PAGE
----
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Days of the Dead    by Barbara Hambly order for
Days of the Dead
by Barbara Hambly
Order:  USA  Can
Bantam, 2004 (2003)
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* * *   Reviewed by Hilary Williamson

Having read every volume in Barbara Hambly's Benjamin January series, I'm delighted that she has finally relented and given him joy in his life through his marriage to Rose Vitrac. Nevertheless, the author doesn't let the happy couple relax - their honeymoon is a rushed rescue mission to Mexico, where Hannibal Sefton has been accused of the murder of the half-brother of his opera singer inamorata, Consuela Montero.

Attacked by bandits en route, they finally cross the marshlands to gain entry to Mexico City. There, Consuela explains that her mad father, Don Prospero de Castellon, holds Hannibal prisoner at his hacienda, where he rules as an absolute lord. For now, Hannibal is safer there than elsewhere, since police officer Ylario is anxious to hang him. Don Prospero awaits the 'Days of the Dead', when he plans to consult his dead son about Hannibal's fate - a process Benjamin's friend is unlikely to survive. When Ben and Rose travel to Don Prospero's domain, they find such convoluted family relationships that January exclaims 'And I thought my old master's family was a nest of snakes'.

The evidence against Hannibal seems damning, and his friends desperately research ways in which someone else might have committed the murder, which appears to have been a poisoning. One of the daughters of the family is engaged in an illicit affair, while other members are fanatically religious. There's a Gallic chef, the victim's German valet who lied and has disappeared, and various relatives who resent their financial dependence. There are several appearances by the colorful Santa Anna (well known for his command of the Mexican forces at the Alamo). January has a close call at a bull fight, visits a lunatic asylum and a prison, and ends up taking refuge at the Pyramid of the Sun.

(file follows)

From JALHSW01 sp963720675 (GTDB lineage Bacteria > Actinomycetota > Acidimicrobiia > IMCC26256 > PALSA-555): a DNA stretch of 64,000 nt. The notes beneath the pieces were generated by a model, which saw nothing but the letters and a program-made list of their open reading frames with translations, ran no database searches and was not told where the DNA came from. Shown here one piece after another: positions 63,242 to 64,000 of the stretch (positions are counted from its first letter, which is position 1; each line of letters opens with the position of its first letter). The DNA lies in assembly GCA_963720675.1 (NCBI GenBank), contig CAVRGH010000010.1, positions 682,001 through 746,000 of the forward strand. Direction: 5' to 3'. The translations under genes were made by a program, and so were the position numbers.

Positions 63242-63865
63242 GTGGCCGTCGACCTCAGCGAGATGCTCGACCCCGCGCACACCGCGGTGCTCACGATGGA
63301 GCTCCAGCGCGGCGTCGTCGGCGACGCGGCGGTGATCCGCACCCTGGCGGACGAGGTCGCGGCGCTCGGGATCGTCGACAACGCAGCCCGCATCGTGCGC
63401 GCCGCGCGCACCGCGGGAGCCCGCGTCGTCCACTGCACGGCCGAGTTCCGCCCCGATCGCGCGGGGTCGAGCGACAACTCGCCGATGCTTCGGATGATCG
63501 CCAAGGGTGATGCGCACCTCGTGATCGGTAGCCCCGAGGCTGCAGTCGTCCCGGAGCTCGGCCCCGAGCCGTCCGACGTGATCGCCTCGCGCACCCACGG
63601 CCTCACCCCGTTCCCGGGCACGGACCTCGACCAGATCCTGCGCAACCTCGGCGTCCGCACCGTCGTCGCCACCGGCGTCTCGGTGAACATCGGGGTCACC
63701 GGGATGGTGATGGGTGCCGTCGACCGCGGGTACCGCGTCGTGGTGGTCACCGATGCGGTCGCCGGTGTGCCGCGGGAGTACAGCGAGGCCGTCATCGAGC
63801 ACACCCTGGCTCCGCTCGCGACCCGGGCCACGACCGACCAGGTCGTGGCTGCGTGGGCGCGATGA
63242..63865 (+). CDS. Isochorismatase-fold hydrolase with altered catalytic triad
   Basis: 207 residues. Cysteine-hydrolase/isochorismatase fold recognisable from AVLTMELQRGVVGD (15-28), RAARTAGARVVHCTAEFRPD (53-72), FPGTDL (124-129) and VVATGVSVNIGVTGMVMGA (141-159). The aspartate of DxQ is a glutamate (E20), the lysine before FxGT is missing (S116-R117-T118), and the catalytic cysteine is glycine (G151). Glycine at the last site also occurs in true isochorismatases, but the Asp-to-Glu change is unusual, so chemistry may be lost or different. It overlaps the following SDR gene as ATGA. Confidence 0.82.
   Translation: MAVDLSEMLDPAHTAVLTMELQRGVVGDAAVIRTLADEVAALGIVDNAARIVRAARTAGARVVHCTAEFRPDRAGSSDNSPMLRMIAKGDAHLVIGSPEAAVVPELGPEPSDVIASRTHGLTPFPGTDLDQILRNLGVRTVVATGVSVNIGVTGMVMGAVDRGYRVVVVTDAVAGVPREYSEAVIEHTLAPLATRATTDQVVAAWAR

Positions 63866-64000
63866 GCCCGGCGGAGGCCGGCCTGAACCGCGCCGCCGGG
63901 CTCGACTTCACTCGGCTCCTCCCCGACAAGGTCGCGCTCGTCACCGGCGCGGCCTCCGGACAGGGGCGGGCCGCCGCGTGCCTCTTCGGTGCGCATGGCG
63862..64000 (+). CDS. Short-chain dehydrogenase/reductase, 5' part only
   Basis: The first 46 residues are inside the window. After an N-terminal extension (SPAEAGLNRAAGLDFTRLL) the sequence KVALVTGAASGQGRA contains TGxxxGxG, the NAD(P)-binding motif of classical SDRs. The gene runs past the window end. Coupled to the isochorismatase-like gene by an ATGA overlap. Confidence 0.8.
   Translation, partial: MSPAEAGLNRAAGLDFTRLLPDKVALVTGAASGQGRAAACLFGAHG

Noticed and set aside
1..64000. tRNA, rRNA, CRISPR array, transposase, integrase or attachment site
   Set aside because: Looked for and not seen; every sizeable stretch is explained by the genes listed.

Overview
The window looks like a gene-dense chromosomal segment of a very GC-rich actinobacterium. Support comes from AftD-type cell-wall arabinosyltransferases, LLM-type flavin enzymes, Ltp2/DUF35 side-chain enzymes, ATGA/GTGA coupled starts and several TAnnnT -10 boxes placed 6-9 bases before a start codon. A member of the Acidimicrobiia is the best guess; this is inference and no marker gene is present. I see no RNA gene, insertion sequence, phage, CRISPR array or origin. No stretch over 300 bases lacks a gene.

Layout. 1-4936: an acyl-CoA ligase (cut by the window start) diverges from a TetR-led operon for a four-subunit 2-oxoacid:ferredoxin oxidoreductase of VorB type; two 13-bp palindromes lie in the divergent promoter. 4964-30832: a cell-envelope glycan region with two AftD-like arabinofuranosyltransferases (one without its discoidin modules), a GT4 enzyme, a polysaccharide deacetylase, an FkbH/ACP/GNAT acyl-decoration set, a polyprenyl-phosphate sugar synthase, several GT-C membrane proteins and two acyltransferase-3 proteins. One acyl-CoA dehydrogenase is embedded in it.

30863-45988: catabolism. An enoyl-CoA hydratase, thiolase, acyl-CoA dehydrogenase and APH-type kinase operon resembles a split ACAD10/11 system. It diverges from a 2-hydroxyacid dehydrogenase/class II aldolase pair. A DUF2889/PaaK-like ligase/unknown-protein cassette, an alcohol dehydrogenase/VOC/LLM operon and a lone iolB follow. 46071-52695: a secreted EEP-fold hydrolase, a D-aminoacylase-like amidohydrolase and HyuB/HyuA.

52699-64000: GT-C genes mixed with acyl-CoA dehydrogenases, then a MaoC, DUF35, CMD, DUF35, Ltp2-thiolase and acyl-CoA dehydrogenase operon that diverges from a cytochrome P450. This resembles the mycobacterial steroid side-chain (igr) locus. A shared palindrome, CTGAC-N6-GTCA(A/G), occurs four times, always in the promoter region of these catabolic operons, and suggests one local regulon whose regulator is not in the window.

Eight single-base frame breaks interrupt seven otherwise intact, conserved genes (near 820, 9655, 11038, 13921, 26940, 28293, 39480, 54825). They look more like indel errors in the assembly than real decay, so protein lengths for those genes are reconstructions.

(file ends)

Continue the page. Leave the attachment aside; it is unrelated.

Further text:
Rose is a full partner in both the investigation and the danger that arises as they get too close to the truth. And Hannibal's deadline with death steadily draws nearer. Of course the good guys prevail (with a surprising resolution to the mystery) but Ben is somewhat disillusioned in his expectation of Mexico as a 'land of freedom'. He finds instead a place where 'Every indio was still every white man's slave' and blacks were still treated 'as creatures without rights or name.' I enjoyed this detour in the series very much, but also look forward to the next episode, Dead Water, back in New Orleans.

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